This is likely due to the heat index — which is what the temperature feels like to the human body when humidity is factored in along with the air temperature. This has important considerations for the human body’s comfort. 

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Chatrapur, the headquarter town of the coastal Ganjam district, is recording a maximum day temperature of around 38 degrees Celsius. This is 3-4°C less than the temperatures of the state’s western towns like Jharsuguda, Boudha, Sambalpur and Bolangir, that are facing temperatures of 40°C. 

However, Chatrapur’s relative humidity is pegged at 70 to 80 per cent due to Mocha, which is centred in the Bay of Bengal, about 1,500 kilometres from the Odisha town. The town residents reported hot and uncomfortable weather for the last four to five days. 

On May 10, at least 15 areas — mostly the towns in the western part of Odisha — recorded temperatures above 40°C. Jharsuguda recorded the highest 42.9°C.

While scorching summers are not uncommon in Ganjam and some other parts of Odisha’s coastal districts in May, what is different this time is the lack of thunder and rain. 

Usually, sultry mornings give way to an evening of thunderstorms, which gives respite from the heat, said environmentalist Sudhir Rout, who is also the director of Aryabhatta Foundation.

“This year, people of the coastal districts are reeling under discomfort with hot temperatures, showing us the real climate impact,” said Rout.

Uma Shankar Das, a senior scientist of India Meteorological Department’s Bhubaneswar centre, attributed the phenomenon to the increase in the heat index. 

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The heat index, also known as the apparent temperature, has important considerations for the human body’s comfort, said Sarat Sahu, a senior weather scientist.

Along with Odisha, parts of Andhra Pradesh, Telangana and West Bengal are also facing sultry weather, as a lot of moisture is arriving with low-level winds from the Bay of Bengal.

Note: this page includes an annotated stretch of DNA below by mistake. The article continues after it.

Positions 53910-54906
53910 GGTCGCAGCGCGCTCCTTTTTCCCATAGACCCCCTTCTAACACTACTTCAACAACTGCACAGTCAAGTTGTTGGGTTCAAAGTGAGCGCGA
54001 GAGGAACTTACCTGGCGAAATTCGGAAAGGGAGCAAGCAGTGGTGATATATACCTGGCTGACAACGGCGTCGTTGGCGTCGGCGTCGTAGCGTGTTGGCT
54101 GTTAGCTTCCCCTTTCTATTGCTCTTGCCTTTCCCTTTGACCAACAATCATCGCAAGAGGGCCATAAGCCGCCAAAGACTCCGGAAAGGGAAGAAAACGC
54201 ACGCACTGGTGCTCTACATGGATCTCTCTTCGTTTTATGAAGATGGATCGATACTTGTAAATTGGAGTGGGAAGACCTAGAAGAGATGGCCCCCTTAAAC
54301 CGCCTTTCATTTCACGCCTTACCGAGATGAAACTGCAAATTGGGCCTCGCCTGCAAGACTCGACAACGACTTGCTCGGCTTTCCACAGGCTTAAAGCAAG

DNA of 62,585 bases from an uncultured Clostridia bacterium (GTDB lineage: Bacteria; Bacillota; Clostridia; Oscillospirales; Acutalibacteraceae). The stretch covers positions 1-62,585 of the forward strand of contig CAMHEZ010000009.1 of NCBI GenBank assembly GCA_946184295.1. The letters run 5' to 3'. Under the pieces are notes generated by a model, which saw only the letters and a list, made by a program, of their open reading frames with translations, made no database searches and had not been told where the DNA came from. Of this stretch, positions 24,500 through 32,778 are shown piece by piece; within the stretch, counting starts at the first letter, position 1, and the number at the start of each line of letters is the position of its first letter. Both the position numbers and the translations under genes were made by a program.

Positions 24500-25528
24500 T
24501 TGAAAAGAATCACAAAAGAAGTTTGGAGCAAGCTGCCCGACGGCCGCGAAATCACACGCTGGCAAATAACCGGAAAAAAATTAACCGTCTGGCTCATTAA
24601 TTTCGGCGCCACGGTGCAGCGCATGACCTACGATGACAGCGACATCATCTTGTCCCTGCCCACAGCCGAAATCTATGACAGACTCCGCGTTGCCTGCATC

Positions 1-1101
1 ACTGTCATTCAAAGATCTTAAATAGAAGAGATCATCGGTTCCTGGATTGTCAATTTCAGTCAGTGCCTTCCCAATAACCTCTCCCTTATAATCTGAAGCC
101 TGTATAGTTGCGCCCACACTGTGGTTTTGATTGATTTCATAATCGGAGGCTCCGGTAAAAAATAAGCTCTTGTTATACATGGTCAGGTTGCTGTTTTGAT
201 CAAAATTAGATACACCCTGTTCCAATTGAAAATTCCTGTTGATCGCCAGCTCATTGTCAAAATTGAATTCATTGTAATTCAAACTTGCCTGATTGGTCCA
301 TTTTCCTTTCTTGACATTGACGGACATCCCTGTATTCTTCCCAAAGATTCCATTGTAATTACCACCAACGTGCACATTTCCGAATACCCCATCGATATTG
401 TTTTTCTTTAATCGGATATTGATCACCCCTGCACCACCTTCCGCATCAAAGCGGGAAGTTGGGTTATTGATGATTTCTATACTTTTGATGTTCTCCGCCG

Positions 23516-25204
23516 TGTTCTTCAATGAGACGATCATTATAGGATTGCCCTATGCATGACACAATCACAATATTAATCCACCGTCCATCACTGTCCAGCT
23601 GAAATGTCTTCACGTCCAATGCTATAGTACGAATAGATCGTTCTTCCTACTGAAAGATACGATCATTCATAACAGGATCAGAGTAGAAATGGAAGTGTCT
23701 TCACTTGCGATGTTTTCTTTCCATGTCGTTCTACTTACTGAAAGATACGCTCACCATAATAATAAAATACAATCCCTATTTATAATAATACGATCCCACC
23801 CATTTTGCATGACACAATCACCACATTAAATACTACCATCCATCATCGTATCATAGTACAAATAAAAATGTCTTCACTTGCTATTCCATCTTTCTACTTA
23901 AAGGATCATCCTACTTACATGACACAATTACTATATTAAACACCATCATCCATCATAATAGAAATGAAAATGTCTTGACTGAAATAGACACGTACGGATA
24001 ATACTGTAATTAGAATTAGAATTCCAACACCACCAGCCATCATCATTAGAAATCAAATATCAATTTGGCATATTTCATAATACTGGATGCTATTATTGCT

Doctors said heat-related illnesses like heat cramps, heat exhaustion, heat rashes or prickly heat skin disease would spurt if the situation prevails. 

“Though the chances of heat stroke are very low due to the presence of moisture, heat cramps and heat exhaustion occur when the body gets depleted of sodium, potassium and water,” said Uma Shankar Mishra, a medicine specialist. 

A number of prickly heat cases were reported from the coastal belt of Odisha during summer, said dermatologist Mana Govind Srichandan. Heat rash is an itchy skin irritation caused by a blockage and inflammation of sweat caused due to heat and high humidity. 

“Several such cases were reported from Bhubaneswar, Puri and other coastal belts this year,” Srichandan said. 

Many cases of heat-related illness are being reported, but none of heat stroke, said Suchitra Das, superintendent for government-run MKCG Medical College and Hospital, Berhampur. “We have set up a separate ward for heat stroke patients, but not a single patient has been admitted,” she said. 

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People are careful not to catch a heat stroke as governments frequently issue warnings for it, said Mishra. But the residents are not forwarned of heat-related illnesses.

“If the IMD issues a heat index along with its daily bulletin, the people will be more cautious and take preventive measures,” he said.

Das said the IMD is working on issuing a heat index for the entire country from next summer. The IMD uses a formula from the United States federal agency National Oceanic and Atmospheric Administration (NOAA) to calculate the heat index in some cities experimentally at present. 

However, the heat index is yet to be validated for Indian conditions and uses the comfort levels of weather experienced by Americans in their regions.

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First of its Kind Brain Surgery on Baby Inside the Womb has Successfully Prevented Heart Failure


Brain surgery has been performed on a baby still inside the womb in order to fix potentially deadly damage to vessels and saved the infant from suffering heart failure or stroke after birth.

It was the first treated patient in a clinical trial that is underway at Boston Children’s Hospital and Brigham and Women’s Hospital, performed with oversight from the U.S. Food and Drug Administration.